Beef filet filling but cash is what they came for
By Verena Dobnik
NEW YORK (AP) - A Chinese tycoon served up a fancy lunch Wednesday to homeless New Yorkers at a Central Park restaurant, but caught grief from attendees expecting cash.
Recycling magnate Chen Guangbiao selected a menu of sesame-seed-encrusted tuna, beef filet and berries with creme fraiche at The Loeb Boathouse restaurant for more than 200 residents of the New York City Rescue Mission, the nation's oldest shelter. He even serenaded them with a rendition of "We Are the World" and did some magic tricks.
Dozens of volunteer waiters sported green uniforms similar to those once worn by soldiers in China's People's Liberation Army, bearing the words "Serve the People."
"I'm looking forward to a good time and a good meal," said Antone Hills, a shelter resident. "I think he's a good guy and he's helping our country."
Wads of cash filled wire baskets at the restaurant, with Chen waving some of the money in front of the guests. But when they discovered that they in fact would not be given any money, an uproar ensued, with some yelling, "We want it now!"
Shelter officials urged Chen not to give cash to the group because many are being treated for addictions and the money could be better used for their programs.
Others waiting outside, unable to get in because they weren't registered, booed and cursed Chen, yelling "liar" and "con man."
Chen said he wants to disprove the image of rich Chinese spending money on luxuries.
"I was not born into a rich family or a family of government officials. When I was 4 years old my brother and sister died of hunger, so I achieved my success through confidence, self-motivation and my hard work," Chen said in Chinese in an interview on "CBS This Morning."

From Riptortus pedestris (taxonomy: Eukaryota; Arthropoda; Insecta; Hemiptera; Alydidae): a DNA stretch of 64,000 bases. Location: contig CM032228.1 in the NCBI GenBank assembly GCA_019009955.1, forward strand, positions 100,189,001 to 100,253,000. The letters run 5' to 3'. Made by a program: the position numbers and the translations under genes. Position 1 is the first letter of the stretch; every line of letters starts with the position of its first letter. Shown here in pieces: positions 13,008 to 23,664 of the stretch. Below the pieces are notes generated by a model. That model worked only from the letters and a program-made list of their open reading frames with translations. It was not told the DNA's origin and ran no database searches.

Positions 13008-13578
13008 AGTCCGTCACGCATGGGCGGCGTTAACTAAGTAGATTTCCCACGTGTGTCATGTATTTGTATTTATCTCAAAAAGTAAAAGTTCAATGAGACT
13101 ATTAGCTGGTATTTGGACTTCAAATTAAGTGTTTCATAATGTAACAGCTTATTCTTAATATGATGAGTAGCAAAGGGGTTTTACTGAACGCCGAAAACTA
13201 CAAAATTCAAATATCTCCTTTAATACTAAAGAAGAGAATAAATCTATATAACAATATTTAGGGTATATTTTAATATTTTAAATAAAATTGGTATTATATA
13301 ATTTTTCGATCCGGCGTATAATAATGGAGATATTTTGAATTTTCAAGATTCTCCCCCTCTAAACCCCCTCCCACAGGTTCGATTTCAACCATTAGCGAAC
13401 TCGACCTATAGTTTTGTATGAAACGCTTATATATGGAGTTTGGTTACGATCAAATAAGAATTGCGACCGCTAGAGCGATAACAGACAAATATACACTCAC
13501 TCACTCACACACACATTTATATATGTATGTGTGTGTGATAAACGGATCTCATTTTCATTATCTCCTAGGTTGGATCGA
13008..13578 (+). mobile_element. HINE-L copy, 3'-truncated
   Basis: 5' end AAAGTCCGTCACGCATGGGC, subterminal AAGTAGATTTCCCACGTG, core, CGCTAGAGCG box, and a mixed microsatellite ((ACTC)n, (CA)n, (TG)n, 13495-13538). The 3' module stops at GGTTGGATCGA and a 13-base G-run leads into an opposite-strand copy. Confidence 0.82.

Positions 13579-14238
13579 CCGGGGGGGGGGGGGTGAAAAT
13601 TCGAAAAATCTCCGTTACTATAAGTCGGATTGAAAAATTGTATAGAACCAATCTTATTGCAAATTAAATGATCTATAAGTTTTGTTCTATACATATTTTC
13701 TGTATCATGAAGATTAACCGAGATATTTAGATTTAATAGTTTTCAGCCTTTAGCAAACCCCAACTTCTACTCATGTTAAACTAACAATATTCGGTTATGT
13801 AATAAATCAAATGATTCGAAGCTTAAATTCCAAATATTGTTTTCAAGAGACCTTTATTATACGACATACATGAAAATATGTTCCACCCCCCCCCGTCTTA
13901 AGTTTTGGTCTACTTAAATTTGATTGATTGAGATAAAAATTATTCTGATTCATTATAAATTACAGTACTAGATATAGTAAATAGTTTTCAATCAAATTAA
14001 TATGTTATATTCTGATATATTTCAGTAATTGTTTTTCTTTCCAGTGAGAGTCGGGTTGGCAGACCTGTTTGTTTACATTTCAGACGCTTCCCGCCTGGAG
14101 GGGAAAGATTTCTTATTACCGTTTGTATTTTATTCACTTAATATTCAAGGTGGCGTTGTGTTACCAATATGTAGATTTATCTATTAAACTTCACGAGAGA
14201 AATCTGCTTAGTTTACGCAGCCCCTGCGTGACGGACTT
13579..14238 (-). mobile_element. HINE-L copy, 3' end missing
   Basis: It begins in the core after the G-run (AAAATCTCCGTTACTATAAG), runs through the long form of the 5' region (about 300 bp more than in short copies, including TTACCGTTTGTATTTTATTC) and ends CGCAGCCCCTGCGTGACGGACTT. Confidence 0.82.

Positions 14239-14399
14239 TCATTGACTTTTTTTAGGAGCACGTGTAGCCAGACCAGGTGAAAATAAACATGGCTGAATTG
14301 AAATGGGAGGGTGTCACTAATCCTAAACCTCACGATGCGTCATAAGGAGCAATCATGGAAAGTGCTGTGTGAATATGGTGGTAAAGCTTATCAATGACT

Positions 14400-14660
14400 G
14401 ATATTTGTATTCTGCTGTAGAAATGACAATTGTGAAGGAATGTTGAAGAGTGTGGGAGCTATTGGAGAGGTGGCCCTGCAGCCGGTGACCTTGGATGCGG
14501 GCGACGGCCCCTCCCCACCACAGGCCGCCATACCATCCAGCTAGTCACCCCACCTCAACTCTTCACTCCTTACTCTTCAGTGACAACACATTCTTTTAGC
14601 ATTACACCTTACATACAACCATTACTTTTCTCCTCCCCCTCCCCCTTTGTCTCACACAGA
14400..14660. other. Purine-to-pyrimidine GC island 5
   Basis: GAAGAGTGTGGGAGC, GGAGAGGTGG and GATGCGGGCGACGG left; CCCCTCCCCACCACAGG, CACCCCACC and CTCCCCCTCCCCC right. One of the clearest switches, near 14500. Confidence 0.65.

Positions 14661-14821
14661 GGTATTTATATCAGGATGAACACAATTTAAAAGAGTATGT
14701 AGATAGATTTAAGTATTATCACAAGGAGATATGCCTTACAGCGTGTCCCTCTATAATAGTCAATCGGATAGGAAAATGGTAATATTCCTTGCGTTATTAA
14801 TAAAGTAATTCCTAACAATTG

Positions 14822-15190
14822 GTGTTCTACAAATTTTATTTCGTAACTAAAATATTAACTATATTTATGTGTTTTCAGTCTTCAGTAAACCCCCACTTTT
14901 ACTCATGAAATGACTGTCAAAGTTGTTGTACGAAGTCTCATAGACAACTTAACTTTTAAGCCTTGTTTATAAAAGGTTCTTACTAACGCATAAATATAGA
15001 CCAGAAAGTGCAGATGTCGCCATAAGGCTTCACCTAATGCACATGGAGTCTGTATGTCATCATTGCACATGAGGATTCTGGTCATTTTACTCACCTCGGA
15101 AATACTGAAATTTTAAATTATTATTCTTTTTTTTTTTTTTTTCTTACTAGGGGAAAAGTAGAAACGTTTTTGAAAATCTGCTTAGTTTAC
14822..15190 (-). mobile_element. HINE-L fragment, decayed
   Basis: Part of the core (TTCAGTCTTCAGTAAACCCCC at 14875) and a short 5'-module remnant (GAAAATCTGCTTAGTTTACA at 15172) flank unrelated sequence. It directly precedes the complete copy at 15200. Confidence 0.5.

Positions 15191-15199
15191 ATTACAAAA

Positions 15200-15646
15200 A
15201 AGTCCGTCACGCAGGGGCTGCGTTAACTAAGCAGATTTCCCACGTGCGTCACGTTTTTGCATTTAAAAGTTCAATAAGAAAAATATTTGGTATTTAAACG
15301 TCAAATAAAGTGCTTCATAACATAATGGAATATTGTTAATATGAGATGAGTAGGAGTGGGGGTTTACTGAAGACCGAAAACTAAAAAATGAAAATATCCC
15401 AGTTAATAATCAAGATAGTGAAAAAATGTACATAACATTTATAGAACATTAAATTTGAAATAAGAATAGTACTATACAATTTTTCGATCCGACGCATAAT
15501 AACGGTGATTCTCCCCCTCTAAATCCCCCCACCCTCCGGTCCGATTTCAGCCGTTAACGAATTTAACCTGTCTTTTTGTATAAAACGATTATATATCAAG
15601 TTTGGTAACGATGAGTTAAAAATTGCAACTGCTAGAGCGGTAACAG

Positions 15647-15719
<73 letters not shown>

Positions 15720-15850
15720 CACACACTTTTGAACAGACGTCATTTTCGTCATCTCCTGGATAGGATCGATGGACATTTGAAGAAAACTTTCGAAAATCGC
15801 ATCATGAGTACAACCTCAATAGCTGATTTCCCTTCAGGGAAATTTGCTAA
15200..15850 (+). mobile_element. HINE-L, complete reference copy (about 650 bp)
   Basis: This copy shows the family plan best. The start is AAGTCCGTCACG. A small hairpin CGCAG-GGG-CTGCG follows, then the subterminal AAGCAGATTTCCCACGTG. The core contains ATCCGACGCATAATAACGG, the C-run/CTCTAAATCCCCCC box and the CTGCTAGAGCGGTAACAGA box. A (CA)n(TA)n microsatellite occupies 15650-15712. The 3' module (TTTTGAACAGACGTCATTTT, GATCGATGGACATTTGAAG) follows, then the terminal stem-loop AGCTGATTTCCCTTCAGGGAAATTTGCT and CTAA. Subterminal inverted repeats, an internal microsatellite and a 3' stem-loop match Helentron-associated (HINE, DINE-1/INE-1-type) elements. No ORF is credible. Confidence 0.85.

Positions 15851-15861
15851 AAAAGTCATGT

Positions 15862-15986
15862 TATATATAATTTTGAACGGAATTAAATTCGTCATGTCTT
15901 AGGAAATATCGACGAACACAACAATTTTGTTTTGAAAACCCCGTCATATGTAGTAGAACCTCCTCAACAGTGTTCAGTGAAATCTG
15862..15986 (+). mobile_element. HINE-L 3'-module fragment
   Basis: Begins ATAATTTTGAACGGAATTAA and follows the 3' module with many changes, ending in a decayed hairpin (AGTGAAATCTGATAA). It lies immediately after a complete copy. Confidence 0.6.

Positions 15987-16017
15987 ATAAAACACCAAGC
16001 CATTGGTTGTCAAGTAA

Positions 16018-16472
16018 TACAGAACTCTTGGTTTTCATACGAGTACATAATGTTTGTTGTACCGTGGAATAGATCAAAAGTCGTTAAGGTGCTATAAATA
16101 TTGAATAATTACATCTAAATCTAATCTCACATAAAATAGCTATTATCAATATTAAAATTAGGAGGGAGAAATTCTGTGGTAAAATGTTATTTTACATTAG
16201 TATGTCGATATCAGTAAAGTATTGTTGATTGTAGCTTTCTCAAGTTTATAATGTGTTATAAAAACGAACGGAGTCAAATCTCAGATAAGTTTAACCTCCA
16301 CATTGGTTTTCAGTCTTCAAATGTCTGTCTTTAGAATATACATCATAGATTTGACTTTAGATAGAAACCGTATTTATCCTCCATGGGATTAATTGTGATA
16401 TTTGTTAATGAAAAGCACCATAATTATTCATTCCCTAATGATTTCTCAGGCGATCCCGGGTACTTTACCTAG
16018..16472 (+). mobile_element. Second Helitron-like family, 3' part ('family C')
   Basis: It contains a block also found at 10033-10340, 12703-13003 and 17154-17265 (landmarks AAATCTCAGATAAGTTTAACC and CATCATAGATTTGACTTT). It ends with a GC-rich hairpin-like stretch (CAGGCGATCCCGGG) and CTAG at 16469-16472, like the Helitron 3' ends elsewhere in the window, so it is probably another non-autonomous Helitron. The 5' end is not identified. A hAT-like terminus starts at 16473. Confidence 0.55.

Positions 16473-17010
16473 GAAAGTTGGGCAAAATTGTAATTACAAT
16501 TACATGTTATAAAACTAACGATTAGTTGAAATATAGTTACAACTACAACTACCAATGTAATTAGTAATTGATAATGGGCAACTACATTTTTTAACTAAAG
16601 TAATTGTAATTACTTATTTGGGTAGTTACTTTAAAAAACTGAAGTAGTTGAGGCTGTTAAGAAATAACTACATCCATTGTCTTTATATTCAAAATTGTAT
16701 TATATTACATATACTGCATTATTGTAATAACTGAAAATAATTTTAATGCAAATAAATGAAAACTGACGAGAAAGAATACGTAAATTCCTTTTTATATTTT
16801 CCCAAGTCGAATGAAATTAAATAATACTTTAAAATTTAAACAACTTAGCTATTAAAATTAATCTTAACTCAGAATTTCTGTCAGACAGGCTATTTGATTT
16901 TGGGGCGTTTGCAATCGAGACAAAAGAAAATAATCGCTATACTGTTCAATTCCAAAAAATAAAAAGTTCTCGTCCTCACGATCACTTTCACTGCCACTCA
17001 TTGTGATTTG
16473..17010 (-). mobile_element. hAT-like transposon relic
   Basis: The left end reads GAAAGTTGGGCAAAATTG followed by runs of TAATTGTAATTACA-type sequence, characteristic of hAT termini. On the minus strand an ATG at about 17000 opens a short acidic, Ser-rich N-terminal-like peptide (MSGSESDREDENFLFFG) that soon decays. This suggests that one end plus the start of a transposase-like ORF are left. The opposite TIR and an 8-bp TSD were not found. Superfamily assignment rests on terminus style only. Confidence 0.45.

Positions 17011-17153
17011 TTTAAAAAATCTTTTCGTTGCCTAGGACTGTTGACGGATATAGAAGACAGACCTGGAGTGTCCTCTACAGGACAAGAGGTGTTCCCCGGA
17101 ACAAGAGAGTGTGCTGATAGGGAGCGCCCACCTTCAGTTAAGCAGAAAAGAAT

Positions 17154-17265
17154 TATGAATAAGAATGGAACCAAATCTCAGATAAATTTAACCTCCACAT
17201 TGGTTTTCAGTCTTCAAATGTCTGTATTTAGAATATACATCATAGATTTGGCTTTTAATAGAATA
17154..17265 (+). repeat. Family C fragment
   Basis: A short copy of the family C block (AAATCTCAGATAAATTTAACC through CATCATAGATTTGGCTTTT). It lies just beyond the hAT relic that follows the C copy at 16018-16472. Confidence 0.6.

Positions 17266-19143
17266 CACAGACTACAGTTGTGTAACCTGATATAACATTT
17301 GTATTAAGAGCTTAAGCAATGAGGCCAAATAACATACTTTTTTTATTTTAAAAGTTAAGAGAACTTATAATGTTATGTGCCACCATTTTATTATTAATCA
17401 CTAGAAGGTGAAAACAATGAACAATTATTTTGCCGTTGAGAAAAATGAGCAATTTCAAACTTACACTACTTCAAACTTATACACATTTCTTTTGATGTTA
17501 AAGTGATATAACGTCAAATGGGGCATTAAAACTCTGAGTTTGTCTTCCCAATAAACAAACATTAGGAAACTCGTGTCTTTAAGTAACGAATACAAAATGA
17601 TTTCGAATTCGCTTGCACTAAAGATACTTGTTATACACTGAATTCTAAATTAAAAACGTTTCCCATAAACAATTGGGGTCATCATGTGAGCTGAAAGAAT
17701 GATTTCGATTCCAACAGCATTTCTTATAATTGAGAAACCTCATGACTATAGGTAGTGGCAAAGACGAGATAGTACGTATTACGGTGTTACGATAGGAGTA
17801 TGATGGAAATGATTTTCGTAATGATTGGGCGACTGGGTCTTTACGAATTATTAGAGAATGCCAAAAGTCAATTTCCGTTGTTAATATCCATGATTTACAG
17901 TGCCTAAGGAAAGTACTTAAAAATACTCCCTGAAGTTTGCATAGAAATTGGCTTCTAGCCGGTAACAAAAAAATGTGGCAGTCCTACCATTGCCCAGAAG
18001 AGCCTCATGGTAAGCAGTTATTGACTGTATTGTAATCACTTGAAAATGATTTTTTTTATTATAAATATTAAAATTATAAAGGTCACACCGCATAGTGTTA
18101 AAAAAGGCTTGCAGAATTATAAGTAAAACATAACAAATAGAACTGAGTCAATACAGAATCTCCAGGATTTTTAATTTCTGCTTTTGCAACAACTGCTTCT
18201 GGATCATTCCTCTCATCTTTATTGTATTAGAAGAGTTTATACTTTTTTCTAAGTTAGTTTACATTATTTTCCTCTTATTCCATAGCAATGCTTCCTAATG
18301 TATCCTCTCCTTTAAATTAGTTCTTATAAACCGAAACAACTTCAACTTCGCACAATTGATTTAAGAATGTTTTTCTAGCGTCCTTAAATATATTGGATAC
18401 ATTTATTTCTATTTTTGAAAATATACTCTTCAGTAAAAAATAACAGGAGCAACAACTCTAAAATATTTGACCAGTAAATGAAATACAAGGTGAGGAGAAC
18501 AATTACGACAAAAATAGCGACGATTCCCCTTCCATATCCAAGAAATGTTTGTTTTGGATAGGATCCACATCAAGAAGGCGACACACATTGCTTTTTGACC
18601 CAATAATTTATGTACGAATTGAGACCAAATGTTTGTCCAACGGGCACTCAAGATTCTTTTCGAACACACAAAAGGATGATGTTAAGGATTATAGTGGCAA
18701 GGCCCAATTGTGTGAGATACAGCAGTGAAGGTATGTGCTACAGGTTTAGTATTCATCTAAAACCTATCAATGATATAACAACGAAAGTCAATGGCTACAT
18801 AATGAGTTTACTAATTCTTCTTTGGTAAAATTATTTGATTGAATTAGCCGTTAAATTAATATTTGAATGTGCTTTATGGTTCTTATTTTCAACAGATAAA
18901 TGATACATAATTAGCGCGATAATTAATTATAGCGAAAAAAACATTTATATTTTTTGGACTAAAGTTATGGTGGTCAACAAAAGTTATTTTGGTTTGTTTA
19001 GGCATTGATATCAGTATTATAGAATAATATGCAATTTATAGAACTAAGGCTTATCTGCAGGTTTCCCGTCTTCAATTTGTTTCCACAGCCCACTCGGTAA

His worth is estimated at $750 million.
"Our thought was if someone wants to treat them to an amazing event - something they would never experience on their own, maybe even a kernel of hope that life could be different again, we're in for that reason," said the shelter's executive director, Craig Mayes.
But Chen's American ambitions surpass philanthropy.
Earlier this year, the 46-year-old businessman wanted to buy The New York Times. Times chairman Arthur Sulzberger, Jr., said the newspaper was not for sale.
To announce the lunch, Chen placed ads in the Times and The Wall Street Journal.
Chen has been deemed eccentric from his theatrical antics.
To protest air pollution in Beijing, he stood on a street corner handing out cans marked "Fresh Air." Chen also rushed to the scene of a massive earthquake in Sichuan and handed out cash to victims. On Tuesday in New York City, he was on the street offering $100 bills to anyone who looked like they needed money. His English language business card reads: "MOST CHARASMATIC PHILANTHROPIST OF CHINA."